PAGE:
This is consistent with Davenport, which was recently cited by the supreme court in Latimer v. Farmer, 360 S.C. 375, 602 S.E.2d 32 (2004), as authority for the rule that before a court may "grant a change in custody, there must be a showing of changed circumstances occurring subsequent to the entry of the divorce decree."  360 S.C. at 381, 602 S.E.2d at 35.  In Davenport, however, there was no decree establishing custody.  The Davenports married in 1967, and separated by written agreement dated January 18, 1974.  265 S.E.2d at 526-27, 220 S.E.2d at 229-30.  They had two children during the marriage, ages three and five at the time of separation.  265 S.E.2d at 525, 525 n.1, 220 S.E.2d at 229, 229 n.1.  Pursuant to the separation agreement, the children were placed in the custody of their mother with liberal visitation given to the father.  265 S.E.2d at 526, 220 S.E.2d at 229-30.  There is no indication in the opinion that the agreement was ever incorporated into a court order.  After the parents separated, the mother moved from Greer, where the couple had lived together, to Spartanburg, where she set up a home and took a job as a school teacher.  265 S.E.2d at 527, 220 S.E.2d at 230.  Within months, the father suspected the mother was hosting a male visitor overnight in the home with the children, which he was soon able to prove through the use of a private investigator.  Id.  On June 12, 1974, the father filed an action for divorce and a change in custody.  265 S.E.2d at 525-26, 525 n.1, 220 S.E.2d at 229, 229 n.1. 

On appeal by the father from the circuit court's decision to leave custody with the mother, the supreme court first noted "the paramount consideration is the welfare of the child."  265 S.E.2d at 527, 220 S.E.2d at 230.  The court then stated: "In cases, as here, where the parties have previously agreed as to whom should have custody, the party seeking to set aside the agreement has the burden of proving that the welfare of the children requires the agreement to be abrogated."  Id.  Despite no court order and the passage of less than five months from separation to the filing of the action seeking custody, the court required the father to bear the burden of proving why a change should be made from the established custody arrangement.  While the court did not use the term "change in circumstances," I believe the facts of the case, and particularly the supreme court's citation of Davenport in Latimer, demonstrate that a change in circumstances is precisely what the father was required to prove.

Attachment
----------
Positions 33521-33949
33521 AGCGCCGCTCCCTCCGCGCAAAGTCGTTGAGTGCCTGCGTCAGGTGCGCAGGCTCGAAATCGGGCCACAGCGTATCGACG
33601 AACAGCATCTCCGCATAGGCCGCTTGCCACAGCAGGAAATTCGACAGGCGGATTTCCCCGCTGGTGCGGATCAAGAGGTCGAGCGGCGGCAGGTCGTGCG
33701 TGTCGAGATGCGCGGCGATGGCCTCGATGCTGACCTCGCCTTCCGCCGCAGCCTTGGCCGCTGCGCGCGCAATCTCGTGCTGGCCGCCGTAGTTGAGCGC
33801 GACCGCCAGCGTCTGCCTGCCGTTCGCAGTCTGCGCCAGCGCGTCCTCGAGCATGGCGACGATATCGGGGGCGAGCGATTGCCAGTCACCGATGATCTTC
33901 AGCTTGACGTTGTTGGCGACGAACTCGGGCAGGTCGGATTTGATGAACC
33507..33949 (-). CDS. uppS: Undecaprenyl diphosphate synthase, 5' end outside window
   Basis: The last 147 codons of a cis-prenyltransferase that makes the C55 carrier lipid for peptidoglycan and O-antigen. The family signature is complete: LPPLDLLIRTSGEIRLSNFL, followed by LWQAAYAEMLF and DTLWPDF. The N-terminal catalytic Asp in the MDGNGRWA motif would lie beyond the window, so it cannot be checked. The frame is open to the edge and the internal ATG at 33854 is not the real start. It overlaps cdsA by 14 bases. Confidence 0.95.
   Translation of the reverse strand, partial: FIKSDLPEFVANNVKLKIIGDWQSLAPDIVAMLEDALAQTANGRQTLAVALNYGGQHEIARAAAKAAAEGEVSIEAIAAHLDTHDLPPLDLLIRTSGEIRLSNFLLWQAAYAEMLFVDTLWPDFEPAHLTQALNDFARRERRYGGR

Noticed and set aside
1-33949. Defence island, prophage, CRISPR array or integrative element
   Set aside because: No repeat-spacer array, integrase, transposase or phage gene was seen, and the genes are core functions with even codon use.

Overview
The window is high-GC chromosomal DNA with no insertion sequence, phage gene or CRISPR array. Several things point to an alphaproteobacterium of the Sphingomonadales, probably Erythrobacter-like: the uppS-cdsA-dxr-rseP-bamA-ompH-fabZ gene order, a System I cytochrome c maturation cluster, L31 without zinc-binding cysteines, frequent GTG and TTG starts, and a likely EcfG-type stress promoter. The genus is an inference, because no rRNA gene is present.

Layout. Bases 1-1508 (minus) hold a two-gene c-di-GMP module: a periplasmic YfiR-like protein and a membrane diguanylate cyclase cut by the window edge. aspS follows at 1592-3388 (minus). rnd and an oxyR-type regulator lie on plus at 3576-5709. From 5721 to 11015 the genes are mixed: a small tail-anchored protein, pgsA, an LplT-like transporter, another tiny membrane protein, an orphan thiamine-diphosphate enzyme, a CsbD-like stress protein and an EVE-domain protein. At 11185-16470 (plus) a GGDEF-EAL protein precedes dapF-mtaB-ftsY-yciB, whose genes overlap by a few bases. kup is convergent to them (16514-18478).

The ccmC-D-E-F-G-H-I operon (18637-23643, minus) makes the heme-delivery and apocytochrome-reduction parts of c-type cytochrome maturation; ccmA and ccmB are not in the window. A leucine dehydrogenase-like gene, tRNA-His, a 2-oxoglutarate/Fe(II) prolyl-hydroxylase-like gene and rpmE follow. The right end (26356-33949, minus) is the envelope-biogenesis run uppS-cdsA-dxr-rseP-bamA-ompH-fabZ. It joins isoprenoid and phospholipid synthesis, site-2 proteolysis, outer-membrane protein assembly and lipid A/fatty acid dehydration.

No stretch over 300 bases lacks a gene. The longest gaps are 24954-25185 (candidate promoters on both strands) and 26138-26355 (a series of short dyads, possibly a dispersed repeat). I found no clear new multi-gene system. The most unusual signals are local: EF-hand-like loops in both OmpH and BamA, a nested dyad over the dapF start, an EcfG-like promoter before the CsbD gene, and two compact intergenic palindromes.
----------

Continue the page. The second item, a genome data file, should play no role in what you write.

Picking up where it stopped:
A comparison of the facts of Altman and Davenport supports my position that Purser should have been required to show a change in circumstances.  The two significant similarities between the cases are that each father filed a custody action within months of separating from the mother and no previous court order establishing custody existed in either case.  There are also differences between the cases.  In Davenport, for example, the parties had been married for seven years and had two children born during the marriage.  In Altman, the parties never married and thus their child was illegitimate.  However, the difference in outcomes between the two cases did not turn on these differences.  Rather, the different outcomes turned on the existence or nonexistence of an established custody arrangement.  In Davenport, the supreme court found an agreement between the parents that had been in place for only five months was an established custody arrangement requiring the father to prove a change in circumstances.  In Altman, on the other hand, the lack of any custody arrangement required the family court to make an initial custody determination based on the totality of the circumstances.  Considering the facts of this case in light of Davenport and Altman, there is an even stronger case here for requiring "the party seeking to set aside the agreement [to bear] the burden of proving that the welfare of the children requires the agreement to be abrogated" than the supreme court had in DavenportDavenport, 265 S.C. at 527, 220 S.E.2d at 230.